Bigger isn’t always best

Progress on a human scale gets the popular vote

There’s something of a back-to-basics feel about architecture at the moment. Here’s a test: which are you more interested in, Rogers Stirk Harbour’s just-completed, sleekly mechanistic Leadenhall Building in the City of London, costing £340m, or the £50,000 ‘WikiHouse’, an exercise in open-source design by Architecture 00 and Arup? It was no contest, so far as our Twitter followers were concerned, whose retweets were at least three times as high for the WikiHouse and its downloadable componentry. Interesting too that Arup was instrumental in both projects. The Leadenhall building is in the October issue on page 22; the WikiHouse, appropriately enough, appears only on where you’ll find a treasurehouse of extra material (see links below). 

Then there are back-to-basics schools.  In the October issue I’m delighted to welcome a new member of our expanding roster of columnists:  Oliver Wainwright, architecture critic of the Guardian, who will take monthly turns with architecturally-savvy novelist Will Wiles. In his first column, Ollie tackles the ever-relevant issue of how to achieve good new schools on much-reduced budgets and space standards post-Gove – and emphasises the point that most of the politically-perceived extravagance of the Building Schools for the Future programme lay not in architecture but in the procurement process – something made very clear at the time by Sunand Prasad when RIBA president.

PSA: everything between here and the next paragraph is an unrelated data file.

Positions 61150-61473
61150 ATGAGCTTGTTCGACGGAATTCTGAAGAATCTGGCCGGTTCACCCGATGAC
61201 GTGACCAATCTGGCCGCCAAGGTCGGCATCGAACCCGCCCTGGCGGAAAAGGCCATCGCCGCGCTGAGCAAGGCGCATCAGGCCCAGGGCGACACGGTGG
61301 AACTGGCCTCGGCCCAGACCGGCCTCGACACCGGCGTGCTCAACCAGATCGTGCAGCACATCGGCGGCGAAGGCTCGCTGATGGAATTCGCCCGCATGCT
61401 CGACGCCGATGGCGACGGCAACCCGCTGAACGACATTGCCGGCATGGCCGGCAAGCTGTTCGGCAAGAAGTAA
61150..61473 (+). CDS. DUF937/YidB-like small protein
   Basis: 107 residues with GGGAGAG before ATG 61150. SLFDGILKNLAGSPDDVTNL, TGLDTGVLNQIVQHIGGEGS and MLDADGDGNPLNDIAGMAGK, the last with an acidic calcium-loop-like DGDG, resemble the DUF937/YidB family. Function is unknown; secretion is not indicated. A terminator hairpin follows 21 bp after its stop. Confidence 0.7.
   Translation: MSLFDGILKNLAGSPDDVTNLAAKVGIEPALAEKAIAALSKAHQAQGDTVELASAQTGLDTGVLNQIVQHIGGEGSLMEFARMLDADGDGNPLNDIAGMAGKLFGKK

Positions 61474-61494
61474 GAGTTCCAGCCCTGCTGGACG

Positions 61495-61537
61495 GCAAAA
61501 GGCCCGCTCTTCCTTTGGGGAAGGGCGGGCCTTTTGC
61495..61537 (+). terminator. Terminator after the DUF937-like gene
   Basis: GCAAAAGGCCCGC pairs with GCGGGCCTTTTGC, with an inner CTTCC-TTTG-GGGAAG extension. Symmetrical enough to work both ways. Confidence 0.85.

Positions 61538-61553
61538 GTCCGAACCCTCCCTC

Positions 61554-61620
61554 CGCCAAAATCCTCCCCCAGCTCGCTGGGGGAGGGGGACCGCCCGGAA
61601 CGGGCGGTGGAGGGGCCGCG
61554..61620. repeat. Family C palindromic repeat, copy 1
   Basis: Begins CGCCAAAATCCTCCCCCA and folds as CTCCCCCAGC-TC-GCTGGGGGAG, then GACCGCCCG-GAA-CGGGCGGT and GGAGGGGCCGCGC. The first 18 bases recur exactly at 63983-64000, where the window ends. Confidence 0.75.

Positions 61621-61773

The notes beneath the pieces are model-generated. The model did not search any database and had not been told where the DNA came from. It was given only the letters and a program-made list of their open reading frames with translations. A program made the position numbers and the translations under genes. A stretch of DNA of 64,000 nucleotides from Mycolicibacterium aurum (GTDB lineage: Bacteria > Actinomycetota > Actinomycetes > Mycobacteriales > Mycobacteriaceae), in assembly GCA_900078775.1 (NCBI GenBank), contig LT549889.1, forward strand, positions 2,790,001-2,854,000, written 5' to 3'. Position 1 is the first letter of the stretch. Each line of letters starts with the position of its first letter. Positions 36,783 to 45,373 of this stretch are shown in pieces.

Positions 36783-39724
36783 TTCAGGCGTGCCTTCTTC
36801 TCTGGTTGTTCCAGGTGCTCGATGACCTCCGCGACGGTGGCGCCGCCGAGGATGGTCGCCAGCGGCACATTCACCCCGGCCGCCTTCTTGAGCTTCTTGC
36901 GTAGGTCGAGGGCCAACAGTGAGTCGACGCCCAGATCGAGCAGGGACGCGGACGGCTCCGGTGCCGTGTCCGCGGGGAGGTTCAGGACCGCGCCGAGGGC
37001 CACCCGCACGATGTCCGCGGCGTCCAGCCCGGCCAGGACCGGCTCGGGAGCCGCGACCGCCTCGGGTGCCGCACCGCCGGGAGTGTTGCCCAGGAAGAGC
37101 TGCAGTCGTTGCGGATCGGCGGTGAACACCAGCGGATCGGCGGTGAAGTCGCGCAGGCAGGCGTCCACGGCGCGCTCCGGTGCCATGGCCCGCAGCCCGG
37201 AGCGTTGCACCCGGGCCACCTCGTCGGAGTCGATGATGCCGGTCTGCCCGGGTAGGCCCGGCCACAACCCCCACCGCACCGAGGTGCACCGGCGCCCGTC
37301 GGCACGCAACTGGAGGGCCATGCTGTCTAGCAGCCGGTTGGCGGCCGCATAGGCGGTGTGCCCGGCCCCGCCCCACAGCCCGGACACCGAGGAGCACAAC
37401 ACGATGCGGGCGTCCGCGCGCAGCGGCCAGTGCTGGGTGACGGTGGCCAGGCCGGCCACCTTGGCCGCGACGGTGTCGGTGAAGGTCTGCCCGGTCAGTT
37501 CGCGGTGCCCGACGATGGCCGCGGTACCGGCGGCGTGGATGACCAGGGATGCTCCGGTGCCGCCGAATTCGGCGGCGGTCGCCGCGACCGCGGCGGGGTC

The more knowledge you give away, the more people come back asking for more

Let’s hear it for our columnists, by the way, in print, online, or both: what with Maria Smith of Studio Weave – hers was the most-visited page in last month – Wainwright and Wiles, Elly Ward and Charles Holland of Ordinary Architecture celebrating the everyday, and Rome Scholar Adam Nathaniel Furman’s wittily perceptive ‘Magnificent Seven’ architectural tropes, we have a company of commentators second to none.  Furman also reviews with elegance and insight an exceptional new book on working drawings this month. The RIBA Journal wants to provide a forum for the widest variety of voices in architecture: add yours by writing to us at

‘The more knowledge you give away, the more people come back asking for more,’ says Alastair Parvin of Architecture 00, apropos of the WikiHouse. ‘It gives everyone the opportunity to hire an architect for a few hours or a few days.’ This may seem counter-intuitive: aren’t architects always beating themselves up about how much work they do for free, about how profligate they are with ideas which others then profit from? Shouldn’t every little bit of work be accounted for? Well yes, when there is a client and a contract and the need to turn a profit. But there is a world of ideas out there looking for clients. I’m not in the least surprised that the WikiHouse – a basic house armature aimed at creating a very different one-off house market, so leading to a new strand of commissions for architects – is fascinating our followers.